Mayor McGrew also functioned as the judge for local disputes, though no serious ones occurred. Most offenses related to peddling without a license, which could be settled by paying a fee. More often, he was the chief managing officer who authorized repairs to streets and crossings, and on more than one occasion, he paid for the services himself, seeking reimbursement later.

He was a popular leader. Even after he resigned from office in 1881 to travel overseas as a representative to the Methodist’s Ecumenical Council meeting in London, he was immediately re-elected mayor upon his return. People liked and trusted him.

He built up that trust over decades of faithful service, which often produced noticeable improvements. For example, in 1856, the county court asked him to supervise construction of a much-needed new courthouse in Kingwood. When all bids came in above the budgeted $8,000, McGrew took on the contract himself. He’d already built his home, his store, and the Preston Academy, so he had experience. The next year, he completed an impressive three-story structure, complete with oak staircases and belfry. That same year, he built a suspension bridge across the Cheat River, connecting the northern and central portions of the county. Unfortunately, both projects fell victim to violence: the bridge was destroyed by Confederate troops in 1863, and the courthouse was burned by an arsonist in 1869. McGrew supervised the reconstruction of both the bridge and courthouse.

Though neither his reconstructed bridge nor the 1870 courthouse survives today, three McGrew projects can still be seen in downtown Kingwood. After the Civil War, McGrew doubled the size of his home and added beautifully hand-carved bannisters and door frames. He also enclosed the well to provide for indoor water and a bathroom. He had a gorgeous fruit orchard and vegetable garden and imported a variety of exotic trees, many of which still stand: gingko and tiger tail spruce from Asia and European beech, larch, and bald cypress. The home and its surrounding landscape were his favorite pastimes until he was well into his 90s.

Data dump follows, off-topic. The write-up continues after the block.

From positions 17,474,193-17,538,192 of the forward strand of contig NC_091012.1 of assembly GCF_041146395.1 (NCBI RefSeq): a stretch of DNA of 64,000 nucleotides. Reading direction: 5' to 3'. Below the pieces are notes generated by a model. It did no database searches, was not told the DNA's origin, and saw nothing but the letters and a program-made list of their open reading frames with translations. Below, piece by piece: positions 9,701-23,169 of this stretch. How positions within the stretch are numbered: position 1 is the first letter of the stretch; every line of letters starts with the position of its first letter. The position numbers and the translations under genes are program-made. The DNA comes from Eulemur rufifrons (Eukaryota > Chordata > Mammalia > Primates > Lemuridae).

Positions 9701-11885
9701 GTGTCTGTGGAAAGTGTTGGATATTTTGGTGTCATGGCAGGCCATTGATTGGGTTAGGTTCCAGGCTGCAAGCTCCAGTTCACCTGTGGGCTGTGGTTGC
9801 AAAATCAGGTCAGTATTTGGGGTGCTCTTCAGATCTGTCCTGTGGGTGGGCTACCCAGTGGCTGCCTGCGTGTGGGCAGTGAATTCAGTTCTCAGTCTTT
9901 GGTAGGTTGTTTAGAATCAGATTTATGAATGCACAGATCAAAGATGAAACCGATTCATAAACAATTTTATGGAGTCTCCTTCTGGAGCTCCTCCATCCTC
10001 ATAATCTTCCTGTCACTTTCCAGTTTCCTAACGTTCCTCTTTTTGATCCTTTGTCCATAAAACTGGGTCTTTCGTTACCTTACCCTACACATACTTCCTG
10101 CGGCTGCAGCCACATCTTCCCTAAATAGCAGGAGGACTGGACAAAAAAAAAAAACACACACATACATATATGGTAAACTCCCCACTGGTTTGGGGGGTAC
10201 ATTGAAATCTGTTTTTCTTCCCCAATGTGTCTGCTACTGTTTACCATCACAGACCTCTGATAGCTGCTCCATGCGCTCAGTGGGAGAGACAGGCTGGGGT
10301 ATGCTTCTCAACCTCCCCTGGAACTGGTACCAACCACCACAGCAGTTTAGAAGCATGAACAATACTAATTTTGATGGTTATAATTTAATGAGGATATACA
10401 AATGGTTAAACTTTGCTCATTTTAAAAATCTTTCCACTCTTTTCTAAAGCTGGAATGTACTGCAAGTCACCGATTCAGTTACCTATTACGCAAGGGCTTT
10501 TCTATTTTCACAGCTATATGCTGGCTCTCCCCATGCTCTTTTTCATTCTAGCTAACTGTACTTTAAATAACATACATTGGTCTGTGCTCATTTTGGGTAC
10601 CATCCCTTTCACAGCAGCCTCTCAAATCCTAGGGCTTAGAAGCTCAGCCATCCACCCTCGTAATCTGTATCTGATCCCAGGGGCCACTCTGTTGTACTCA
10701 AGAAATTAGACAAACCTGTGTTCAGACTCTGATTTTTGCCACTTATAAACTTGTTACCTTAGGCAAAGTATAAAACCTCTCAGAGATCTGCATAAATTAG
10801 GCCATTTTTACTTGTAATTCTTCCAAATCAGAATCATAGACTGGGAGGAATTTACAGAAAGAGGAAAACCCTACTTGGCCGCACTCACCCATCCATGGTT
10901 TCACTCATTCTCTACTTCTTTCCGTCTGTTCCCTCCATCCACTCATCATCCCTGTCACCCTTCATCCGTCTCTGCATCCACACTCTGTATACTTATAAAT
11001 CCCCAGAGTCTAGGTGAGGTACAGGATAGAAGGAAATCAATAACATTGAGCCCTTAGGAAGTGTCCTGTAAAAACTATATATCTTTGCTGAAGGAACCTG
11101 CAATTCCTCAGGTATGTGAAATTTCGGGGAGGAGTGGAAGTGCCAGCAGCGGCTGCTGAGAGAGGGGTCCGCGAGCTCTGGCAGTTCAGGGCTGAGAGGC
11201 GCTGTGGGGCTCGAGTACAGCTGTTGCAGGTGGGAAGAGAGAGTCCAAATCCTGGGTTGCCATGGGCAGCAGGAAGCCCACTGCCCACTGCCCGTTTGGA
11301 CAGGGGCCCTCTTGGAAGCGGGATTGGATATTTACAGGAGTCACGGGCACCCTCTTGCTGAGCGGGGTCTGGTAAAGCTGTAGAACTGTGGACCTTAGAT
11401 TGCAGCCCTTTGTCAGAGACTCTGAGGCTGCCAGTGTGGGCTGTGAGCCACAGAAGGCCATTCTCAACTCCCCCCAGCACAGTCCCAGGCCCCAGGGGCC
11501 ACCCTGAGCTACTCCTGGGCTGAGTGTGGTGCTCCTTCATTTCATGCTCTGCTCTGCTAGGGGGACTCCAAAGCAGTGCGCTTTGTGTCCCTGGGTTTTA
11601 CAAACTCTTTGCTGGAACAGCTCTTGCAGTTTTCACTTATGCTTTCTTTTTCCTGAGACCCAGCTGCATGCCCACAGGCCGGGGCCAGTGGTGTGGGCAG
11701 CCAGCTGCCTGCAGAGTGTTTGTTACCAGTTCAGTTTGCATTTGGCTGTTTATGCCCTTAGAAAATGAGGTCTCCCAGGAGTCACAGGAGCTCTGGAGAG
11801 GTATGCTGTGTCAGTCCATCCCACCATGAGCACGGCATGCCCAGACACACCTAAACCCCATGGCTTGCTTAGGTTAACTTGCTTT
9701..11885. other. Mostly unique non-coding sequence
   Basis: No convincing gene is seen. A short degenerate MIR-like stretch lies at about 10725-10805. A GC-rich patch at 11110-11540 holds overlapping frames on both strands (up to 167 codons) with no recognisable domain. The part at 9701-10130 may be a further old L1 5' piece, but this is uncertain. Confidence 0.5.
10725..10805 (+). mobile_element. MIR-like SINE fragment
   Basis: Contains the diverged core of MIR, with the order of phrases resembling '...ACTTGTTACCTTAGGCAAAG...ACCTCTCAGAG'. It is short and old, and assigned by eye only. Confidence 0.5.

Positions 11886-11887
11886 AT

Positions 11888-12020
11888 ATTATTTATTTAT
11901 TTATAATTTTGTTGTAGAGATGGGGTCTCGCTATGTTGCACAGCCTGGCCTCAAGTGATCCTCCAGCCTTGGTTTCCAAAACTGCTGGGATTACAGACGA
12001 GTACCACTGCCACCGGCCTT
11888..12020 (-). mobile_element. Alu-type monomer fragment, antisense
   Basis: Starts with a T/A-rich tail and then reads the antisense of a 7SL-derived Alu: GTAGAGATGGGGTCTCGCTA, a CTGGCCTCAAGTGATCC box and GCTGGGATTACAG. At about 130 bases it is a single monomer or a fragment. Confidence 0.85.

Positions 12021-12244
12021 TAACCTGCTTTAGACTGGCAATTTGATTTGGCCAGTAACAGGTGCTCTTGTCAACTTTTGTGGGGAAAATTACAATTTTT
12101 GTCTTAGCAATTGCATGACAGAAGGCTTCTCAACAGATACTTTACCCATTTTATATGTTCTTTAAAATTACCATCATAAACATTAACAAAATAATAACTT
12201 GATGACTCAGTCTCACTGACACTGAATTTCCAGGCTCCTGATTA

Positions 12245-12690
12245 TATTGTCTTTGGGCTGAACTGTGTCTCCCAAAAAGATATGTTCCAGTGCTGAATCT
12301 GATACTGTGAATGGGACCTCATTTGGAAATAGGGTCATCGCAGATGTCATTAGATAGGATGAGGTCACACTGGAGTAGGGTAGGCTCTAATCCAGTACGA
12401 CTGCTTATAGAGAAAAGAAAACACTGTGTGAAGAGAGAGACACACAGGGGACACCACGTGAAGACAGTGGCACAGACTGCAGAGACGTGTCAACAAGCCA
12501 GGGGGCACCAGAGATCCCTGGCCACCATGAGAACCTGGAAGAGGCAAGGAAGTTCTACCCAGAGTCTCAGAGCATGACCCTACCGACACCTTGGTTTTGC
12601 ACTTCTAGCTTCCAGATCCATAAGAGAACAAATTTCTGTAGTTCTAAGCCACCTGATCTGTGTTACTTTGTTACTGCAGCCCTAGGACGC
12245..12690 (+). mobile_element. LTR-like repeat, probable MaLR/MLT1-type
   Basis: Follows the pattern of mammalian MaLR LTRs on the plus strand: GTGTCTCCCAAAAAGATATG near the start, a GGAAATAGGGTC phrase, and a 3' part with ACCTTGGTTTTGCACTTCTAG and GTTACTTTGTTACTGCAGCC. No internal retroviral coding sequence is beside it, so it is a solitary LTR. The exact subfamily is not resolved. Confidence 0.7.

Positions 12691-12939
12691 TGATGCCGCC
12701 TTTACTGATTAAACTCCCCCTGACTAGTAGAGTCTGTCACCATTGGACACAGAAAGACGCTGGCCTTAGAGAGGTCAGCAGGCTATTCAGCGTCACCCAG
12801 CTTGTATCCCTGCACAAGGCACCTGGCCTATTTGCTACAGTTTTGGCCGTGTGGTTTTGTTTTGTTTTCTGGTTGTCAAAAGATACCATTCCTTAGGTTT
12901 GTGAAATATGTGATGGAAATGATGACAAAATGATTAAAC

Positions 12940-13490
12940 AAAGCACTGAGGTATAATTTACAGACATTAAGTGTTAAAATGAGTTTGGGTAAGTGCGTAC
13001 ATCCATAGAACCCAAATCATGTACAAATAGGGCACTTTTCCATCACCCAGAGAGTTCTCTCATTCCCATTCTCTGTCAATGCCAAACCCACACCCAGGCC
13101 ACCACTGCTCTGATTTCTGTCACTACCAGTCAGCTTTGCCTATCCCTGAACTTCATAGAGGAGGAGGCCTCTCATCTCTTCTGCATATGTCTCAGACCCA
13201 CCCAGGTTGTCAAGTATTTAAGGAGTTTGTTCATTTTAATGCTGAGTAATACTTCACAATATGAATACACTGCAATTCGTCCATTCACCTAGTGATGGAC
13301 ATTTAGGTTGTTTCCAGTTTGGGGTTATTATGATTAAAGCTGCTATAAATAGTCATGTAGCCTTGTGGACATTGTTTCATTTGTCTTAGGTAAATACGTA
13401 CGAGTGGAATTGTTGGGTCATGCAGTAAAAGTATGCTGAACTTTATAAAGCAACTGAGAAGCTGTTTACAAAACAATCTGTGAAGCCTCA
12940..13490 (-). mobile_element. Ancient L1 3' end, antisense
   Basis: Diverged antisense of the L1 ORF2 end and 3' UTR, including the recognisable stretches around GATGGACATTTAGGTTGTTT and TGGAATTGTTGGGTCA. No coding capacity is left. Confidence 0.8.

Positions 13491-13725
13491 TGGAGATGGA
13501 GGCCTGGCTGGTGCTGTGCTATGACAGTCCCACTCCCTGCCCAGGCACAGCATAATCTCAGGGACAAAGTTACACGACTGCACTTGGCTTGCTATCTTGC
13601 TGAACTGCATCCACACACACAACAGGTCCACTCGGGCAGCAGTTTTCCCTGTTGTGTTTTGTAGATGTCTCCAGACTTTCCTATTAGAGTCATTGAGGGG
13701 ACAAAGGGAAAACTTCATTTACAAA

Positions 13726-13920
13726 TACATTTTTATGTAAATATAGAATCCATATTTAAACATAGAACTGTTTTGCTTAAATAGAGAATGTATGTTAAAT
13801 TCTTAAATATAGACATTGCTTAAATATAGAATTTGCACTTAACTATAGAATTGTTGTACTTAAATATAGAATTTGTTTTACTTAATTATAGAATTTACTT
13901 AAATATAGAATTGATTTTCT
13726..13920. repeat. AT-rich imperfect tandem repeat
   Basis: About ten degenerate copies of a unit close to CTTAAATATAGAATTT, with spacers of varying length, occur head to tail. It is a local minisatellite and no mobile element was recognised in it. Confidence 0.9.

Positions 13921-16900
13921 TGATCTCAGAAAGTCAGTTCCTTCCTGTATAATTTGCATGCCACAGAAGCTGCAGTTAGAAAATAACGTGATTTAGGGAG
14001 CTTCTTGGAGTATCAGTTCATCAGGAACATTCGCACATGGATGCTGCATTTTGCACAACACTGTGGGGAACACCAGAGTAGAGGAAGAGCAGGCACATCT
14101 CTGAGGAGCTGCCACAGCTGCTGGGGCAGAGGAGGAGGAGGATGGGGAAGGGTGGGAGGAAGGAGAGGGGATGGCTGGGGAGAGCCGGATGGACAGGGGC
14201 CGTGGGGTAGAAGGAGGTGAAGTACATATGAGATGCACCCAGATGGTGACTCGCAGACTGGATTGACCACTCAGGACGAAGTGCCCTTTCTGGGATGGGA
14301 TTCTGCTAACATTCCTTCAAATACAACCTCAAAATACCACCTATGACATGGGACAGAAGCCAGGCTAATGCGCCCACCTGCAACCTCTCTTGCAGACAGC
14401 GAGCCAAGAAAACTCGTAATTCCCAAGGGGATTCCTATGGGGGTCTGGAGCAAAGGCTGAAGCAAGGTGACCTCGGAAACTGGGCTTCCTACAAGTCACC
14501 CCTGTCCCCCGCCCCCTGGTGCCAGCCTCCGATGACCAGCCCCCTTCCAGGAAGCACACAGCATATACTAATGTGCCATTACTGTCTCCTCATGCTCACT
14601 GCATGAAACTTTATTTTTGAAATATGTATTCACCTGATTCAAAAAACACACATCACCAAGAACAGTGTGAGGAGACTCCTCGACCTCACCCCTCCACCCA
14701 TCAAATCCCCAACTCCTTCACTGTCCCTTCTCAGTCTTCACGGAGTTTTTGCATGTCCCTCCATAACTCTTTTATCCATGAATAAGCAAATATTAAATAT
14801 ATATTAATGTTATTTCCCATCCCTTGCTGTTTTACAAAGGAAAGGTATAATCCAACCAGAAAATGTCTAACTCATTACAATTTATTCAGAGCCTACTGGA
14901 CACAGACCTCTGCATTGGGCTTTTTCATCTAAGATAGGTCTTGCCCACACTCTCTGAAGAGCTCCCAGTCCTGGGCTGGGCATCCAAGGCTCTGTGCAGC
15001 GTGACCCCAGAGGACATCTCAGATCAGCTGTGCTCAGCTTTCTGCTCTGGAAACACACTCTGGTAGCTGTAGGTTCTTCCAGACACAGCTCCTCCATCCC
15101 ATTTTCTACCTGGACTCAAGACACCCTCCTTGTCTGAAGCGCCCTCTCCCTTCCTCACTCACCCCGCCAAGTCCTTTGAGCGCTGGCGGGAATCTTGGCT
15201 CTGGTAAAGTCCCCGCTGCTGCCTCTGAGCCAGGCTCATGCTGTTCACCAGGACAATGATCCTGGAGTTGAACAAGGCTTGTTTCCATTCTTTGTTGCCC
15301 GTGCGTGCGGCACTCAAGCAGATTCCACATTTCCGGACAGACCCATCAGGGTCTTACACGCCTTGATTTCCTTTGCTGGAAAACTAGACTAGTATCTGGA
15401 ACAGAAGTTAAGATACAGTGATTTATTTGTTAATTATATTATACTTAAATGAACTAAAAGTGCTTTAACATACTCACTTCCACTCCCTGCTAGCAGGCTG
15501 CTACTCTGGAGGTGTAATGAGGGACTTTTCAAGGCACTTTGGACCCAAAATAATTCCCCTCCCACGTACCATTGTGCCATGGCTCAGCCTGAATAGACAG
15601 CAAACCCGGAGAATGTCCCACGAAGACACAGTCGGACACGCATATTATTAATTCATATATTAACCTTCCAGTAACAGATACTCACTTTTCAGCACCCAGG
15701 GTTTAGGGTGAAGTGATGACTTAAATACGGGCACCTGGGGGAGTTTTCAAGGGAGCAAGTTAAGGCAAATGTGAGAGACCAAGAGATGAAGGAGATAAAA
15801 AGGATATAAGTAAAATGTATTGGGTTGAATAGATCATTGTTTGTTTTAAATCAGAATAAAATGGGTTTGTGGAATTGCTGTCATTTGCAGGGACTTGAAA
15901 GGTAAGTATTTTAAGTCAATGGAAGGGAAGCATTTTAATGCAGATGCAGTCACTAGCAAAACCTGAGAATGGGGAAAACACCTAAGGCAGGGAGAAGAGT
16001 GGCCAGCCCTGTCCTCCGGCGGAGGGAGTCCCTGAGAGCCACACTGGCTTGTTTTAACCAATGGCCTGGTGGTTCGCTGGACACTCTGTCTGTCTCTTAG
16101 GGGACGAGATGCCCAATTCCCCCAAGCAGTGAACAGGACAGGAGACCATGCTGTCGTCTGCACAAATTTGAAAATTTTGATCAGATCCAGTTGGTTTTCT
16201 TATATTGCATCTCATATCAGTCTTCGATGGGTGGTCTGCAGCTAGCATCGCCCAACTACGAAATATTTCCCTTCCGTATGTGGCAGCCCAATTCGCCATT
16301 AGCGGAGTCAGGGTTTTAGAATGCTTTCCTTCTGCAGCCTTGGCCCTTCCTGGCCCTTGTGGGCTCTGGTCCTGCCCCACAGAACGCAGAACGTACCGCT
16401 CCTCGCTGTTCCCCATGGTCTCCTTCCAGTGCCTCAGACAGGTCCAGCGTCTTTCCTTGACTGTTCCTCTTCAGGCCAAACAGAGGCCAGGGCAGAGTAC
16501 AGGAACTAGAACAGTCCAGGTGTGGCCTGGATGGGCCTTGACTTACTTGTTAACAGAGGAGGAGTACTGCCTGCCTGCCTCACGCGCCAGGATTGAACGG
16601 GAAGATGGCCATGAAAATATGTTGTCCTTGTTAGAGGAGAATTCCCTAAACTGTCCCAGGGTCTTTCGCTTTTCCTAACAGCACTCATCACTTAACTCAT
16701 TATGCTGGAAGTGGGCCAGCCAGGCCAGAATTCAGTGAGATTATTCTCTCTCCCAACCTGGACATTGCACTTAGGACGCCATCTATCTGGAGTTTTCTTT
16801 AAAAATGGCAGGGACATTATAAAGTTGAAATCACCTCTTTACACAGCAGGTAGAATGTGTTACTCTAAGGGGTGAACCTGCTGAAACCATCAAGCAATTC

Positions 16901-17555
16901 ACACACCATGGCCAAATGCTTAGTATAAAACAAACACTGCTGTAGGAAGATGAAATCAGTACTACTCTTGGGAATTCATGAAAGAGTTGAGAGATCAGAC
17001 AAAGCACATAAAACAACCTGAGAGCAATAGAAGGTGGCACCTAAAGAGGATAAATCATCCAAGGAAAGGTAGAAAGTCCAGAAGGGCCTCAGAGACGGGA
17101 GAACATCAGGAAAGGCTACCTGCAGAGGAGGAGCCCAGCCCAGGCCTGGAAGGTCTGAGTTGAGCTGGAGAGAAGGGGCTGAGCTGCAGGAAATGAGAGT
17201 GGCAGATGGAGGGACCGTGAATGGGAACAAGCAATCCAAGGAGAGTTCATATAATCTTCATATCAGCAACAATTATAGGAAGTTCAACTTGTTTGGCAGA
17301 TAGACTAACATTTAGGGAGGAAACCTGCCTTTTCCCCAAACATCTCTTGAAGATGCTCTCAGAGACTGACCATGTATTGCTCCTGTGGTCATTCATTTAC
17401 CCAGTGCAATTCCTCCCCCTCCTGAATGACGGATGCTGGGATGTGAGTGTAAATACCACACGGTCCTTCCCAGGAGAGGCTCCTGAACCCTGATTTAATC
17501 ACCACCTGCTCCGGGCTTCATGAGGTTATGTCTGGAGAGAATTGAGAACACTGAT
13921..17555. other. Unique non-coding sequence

In 1878-79, he oversaw construction of the new Methodist Episcopal house of worship. He did much of the legwork, including traveling to Baltimore to purchase and ship the furnace, carpet, and an 800-pound bell, which still hangs in the belfry.

His final project was the Bank of Kingwood, which originally operated out of the McGrew Building. In 1908, McGrew sold his building to the county and bought land just across the street. He personally designed the bank’s imposing structure, featuring two massive pillars on the outside, and an interior built with marble, tile, and mahogany. Though he didn’t live to see it completed, he approved the final blueprint six months before his death in 1910 at age 97.

After his passing, James McGrew was heralded by national newspapers as a hero of his generation—one who’d staunchly held to his ideals during the secession crisis and Civil War. Friends and neighbors paid tribute to him with a two-hour moratorium for his funeral. All of Kingwood paused to remember and pay homage to the man who’d been so much a part of the town’s history.

SUSAN M. HARDESTY is a member of the McGrew Society, a nonprofit historical group devoted to preserving the McGrew home in Kingwood. She has extensively researched the McGrew-Hagans family and written the biography James Clark McGrew: Statesman and Servant. For more information about the family and preservation efforts, please visit This is Susan’s first contribution to GOLDENSEAL.